OPG celebrates 100 years of power at Wawaitin Generating Station
By Anthony Capkun
July 3, 2012 – Ontario Power Generation (OPG) recently celebrated 100 years of hydroelectric generation at the Wawaitin, Ontario site. Placed into service in June 1912 to produce electricity for local mines in the early days of the Porcupine Camp, the original Wawaitin GS continued to generate electricity for the people of Ontario until March 1, 2010, at which time, at the end of its service life, it was replaced with a new generating station at the same location.
“Wawaitin GS has produced clean, reliable hydroelectricity for the people of Ontario for a hundred years due in large part to the efforts of hundreds of men and women who built, maintained and operated the Wawaitin stations over the last century,” said OPG plant manager Peter Murray as he and Timmins city councillor Gary Scripnick unveiled a plaque commemorating the individuals who worked at the station during its 100-year history. The plaque reads:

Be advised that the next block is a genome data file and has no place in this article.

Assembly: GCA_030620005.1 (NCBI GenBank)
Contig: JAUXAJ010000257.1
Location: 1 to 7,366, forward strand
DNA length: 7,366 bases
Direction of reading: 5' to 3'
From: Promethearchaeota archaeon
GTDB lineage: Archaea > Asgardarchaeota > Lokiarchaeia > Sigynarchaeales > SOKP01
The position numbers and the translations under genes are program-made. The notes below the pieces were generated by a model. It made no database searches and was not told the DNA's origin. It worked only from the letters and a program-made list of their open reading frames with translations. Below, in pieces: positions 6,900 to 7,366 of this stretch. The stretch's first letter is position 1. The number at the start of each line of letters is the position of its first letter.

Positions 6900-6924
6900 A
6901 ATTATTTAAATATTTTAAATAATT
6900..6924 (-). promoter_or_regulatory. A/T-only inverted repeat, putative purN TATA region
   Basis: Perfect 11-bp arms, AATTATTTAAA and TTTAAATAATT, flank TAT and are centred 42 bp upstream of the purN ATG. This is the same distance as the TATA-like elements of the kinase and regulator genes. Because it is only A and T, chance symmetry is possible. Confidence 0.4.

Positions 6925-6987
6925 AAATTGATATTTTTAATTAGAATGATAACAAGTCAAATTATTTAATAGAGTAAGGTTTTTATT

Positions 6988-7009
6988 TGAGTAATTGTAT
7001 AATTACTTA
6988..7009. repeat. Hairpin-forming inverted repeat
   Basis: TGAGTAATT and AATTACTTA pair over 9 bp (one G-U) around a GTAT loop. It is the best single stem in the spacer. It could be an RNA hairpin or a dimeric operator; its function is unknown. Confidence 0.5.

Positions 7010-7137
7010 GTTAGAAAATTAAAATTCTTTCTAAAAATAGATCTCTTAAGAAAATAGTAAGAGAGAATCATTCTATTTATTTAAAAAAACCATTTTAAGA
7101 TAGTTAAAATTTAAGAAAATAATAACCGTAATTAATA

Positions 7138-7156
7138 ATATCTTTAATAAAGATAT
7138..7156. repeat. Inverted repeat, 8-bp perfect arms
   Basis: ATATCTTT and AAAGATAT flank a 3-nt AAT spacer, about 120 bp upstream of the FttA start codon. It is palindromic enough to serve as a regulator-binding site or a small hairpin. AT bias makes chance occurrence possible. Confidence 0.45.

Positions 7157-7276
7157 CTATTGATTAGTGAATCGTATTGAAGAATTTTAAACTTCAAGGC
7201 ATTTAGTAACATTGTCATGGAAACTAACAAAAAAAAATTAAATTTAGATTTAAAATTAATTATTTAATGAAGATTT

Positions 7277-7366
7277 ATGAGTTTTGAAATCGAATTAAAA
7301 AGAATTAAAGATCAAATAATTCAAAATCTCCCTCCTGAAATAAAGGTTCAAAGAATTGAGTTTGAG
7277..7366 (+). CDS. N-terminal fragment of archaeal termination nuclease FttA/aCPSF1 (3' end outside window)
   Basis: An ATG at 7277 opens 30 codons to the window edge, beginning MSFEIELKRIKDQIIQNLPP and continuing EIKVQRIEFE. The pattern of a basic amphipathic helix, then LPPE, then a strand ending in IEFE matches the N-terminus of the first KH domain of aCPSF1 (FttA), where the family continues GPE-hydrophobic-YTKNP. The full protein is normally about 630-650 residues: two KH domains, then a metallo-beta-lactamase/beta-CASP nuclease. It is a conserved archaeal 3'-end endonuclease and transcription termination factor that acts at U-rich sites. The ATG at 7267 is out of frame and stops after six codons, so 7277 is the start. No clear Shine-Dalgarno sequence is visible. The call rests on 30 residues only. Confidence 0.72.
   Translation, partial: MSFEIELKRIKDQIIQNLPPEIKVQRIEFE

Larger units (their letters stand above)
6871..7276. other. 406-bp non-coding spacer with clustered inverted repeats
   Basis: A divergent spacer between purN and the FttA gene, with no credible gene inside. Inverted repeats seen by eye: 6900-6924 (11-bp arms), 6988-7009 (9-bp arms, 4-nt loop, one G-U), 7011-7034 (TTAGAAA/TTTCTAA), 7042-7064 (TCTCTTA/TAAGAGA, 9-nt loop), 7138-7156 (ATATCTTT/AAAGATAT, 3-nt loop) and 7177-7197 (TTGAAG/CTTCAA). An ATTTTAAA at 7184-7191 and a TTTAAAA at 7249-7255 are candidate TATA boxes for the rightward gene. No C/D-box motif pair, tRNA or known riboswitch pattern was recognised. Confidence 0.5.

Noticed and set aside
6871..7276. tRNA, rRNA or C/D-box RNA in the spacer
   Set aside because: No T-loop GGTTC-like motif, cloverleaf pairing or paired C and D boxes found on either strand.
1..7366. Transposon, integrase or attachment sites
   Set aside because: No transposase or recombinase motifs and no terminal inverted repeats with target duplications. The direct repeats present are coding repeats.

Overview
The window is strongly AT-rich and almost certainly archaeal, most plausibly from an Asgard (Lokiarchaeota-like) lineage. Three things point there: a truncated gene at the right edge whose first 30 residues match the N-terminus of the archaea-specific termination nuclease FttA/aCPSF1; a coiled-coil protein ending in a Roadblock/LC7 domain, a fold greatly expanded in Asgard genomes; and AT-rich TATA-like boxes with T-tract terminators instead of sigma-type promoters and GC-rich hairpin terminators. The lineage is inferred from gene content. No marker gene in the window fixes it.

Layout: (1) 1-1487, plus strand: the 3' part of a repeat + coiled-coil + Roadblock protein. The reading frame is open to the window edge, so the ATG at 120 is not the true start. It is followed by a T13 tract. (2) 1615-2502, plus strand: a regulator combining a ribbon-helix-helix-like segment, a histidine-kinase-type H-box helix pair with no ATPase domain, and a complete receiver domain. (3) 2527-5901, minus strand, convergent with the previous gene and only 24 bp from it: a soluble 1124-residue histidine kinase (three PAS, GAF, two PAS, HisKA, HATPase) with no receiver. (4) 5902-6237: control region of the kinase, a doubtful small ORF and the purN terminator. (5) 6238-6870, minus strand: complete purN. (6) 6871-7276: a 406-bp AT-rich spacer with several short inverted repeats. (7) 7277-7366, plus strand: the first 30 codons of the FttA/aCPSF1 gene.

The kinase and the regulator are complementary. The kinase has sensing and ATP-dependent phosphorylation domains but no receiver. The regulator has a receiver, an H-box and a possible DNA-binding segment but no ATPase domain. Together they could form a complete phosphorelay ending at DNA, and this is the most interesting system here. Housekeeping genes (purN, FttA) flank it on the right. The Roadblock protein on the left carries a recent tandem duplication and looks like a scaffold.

This plaque commemorates the 100th anniversary of first power production at Wawaitin Generating Station in June 1912. It is dedicated to those who helped build the Wawaitin station and to the people who operated and maintained the station during its first 100 years.
Now standing in the place of the original Wawaitin GS is a new 15MW generating station with enough capacity to power up to 15,000 homes. Wawaitin GS was replaced as part of OPG’s larger Upper Mattagami and Hound Chute Redevelopment Project. The $300-million project included the redevelopment of the Sandy Falls, Wawaitin and Lower Sturgeon sites on the Mattagami River, and the Hound Chute site on the Montreal River.
Photo courtesy OPG